Microsoft has set aside sales of retail versions of Windows 7 and 8, with 8.1 now the only packaged software that can be found on store shelves. Consumers cannot purchase retail copies of Windows 7 Home Basic, Home Premium or Ultimate, and Windows 8 has also been pulled - new PCs and laptops will have Windows 8.1 pre-installed.
Windows 10, which Microsoft hopes can convince users to put full faith back into the Windows OS, is scheduled for release in late 2015.
Some manufacturers will allow customers to downgrade from Windows 8.1 down to Windows 7 Professional - and indicates Microsoft is desperate to get consumers to forget about Windows 8, even though it's just two years old.
Apple will reportedly launch its Apple Watch in spring 2015, which is unfortunately later than originally hoped for by consumers and analysts. However, Angela Ahrendts, Apple Senior VP of Retail and Online Stores, wants Apple Store employees to be prepared for what could be an extremely busy spring.
Here is what Ahrendts said in the voicemail: "You guys were hired because you're the best people in the world. And you know how to service customers. But we're sprinting a marathon right now, and it's not going to stop."
Apple previously said the Apple Watch would ship in early 2015, but never confirmed an exact launch date - however, it was believed Valentine's Day would be too early, with some analysts predicting a May-June launch.
The public launch of Call of Duty: Advanced Warfare didn't go as well as some would have hoped, with an unknown number of Microsoft Xbox One gamers reporting problems with the digital download.
Here is what Microsoft said: "We've received reports that some users are having issues getting their pre-ordered copy of Call of Duty: Advanced Warfare. We're happy to say that our team has fixed the problem, but if you are still experiencing any issues, delete the game and re-download it. Thanks for your patience while we got this issue worked out. Have fun!"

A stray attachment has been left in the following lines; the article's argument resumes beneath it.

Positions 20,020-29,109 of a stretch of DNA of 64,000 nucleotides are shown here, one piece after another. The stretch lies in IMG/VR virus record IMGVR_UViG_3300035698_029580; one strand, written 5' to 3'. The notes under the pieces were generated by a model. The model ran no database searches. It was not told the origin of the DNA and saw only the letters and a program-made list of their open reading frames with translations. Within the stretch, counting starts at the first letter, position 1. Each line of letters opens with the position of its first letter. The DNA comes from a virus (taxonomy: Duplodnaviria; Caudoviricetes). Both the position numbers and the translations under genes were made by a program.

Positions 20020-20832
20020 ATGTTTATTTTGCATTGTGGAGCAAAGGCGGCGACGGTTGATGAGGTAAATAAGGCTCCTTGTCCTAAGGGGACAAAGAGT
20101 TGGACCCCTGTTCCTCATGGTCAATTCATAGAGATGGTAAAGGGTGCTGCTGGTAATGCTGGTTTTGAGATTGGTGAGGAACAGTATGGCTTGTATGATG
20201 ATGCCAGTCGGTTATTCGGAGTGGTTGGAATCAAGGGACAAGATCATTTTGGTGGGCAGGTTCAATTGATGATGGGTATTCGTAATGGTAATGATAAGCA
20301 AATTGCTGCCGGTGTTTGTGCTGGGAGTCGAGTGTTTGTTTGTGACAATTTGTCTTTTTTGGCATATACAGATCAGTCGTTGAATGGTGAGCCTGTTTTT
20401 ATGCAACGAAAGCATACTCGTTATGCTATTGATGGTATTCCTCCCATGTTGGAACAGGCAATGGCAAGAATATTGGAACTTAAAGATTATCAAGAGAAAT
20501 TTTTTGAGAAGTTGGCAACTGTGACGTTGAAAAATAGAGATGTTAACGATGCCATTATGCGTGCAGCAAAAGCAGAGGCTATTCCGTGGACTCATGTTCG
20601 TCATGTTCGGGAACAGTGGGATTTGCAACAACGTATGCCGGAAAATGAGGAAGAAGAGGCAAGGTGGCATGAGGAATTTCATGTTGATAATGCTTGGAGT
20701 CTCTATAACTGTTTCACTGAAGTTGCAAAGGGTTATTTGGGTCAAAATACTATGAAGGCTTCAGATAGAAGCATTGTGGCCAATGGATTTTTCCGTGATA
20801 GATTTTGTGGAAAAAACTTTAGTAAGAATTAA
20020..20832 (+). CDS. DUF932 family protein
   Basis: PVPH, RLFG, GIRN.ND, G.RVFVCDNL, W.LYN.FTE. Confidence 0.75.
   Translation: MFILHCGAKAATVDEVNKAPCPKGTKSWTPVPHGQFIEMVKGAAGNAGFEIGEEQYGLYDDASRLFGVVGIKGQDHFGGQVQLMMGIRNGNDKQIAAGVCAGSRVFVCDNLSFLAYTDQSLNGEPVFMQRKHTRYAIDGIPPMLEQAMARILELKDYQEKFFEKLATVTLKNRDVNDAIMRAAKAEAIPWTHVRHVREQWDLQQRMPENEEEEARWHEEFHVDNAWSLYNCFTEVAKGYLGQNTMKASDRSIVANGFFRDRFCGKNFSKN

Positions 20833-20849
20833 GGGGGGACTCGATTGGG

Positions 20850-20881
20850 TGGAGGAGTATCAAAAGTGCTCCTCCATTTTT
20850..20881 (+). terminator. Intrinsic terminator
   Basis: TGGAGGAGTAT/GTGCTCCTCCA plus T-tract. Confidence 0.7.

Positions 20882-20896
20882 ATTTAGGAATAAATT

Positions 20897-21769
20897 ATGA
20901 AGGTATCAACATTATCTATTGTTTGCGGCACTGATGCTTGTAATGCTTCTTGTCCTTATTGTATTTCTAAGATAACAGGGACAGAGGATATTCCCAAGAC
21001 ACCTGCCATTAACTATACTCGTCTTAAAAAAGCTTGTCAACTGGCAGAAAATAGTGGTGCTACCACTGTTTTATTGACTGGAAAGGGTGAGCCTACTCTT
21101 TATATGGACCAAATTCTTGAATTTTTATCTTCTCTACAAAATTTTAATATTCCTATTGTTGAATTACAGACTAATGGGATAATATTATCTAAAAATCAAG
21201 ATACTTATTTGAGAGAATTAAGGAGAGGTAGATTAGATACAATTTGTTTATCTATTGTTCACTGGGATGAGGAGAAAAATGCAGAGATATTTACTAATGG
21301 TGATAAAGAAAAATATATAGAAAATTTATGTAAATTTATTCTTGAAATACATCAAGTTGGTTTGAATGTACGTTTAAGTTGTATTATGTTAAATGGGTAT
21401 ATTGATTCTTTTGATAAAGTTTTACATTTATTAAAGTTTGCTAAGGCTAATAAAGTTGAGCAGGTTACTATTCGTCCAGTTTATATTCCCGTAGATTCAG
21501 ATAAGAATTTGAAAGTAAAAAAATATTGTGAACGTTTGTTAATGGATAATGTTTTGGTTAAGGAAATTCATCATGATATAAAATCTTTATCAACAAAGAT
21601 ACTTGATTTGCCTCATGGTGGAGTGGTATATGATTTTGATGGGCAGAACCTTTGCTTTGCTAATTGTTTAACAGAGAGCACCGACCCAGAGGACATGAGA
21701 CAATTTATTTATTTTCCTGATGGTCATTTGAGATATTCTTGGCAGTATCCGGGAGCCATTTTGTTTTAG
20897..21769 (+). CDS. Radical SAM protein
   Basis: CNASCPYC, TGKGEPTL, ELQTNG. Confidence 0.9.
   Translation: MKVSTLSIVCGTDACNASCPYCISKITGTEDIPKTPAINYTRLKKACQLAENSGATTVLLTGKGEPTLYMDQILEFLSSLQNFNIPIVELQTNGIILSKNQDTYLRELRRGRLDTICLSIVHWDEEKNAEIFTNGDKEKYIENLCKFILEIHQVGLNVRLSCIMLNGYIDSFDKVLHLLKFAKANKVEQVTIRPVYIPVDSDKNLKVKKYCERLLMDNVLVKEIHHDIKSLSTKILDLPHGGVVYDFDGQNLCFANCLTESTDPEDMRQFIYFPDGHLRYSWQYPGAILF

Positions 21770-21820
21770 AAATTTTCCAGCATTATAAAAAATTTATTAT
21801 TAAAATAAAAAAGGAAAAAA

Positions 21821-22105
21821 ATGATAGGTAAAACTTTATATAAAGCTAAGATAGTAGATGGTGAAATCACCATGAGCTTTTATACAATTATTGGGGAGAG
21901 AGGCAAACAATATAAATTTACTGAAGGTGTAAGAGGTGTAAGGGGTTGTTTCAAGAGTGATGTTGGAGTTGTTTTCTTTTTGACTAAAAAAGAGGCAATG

Interested gamers can download the Day Zero edition of Advanced Warfare for the Xbox One today, even if it wasn't pre-ordered. Call of Duty: Advanced Warfare officially launches on November 4 for the PC, Xbox 360, Xbox One, PlayStation 3, and PlayStation 4.
Sage Microelectronics has released the Sage S681, a 10-channel controller that will allow SATA SSDs up to 5TB of capacity. Current SATA SSDs max out at 2TB, and there aren't any future products announced that will break the 2TB barrier. Sage Microelectronics intends to bust past the 2TB barrier by utilizing eMMC, SD, or MMC. The S681 will utilize the low cost structure of these devices to keep cost down. Each channel will support up to 512GB of memory via a 10 X 4 X 128GB layout of typical flash memory cards.
The new controller supports a SATA II interface, which denotes lower performance than the typical SATA III connection favored by today's top-flight SSDs. This limits maximum read/write speed to a paltry 260/225 MB/s. The S681 features a RISC CPU core to manage the bus, plus extra cores that support two memory card channels. Five-channel and four-channel variants, the S682 and S685, are also available.
"Of the roughly 900 arcade games (yes, nine hundred arcade games) up there, some are in pretty weird shape - vector games are an issue, scaling is broken for some, and some have control mechanisms that are just not going to translate to a keyboard or even a joypad," said Jason Scott, the programmer behind the online arcade. "But damn if so many are good enough. More than good enough. In the right browser, on a speedy machine, it almost feels perfect. The usual debates about the 'realness' of emulation come into play, but it works."
Interested gamers can see a full list of available games here.
Samsung has formally announced their purchase of Proximal Data for their innovative server-side caching software. As enterprise SSD manufacturers continue to mature we have witnessed a string of acquisitions of various caching companies. Caching technology provides HDD capacity and the speed of flash, and also provide companies with a clear differentiator for their products. Samsung originally purchased NVELO in 2012, and their caching solution was quickly merged into Samsung's client offerings as RAPID caching technology.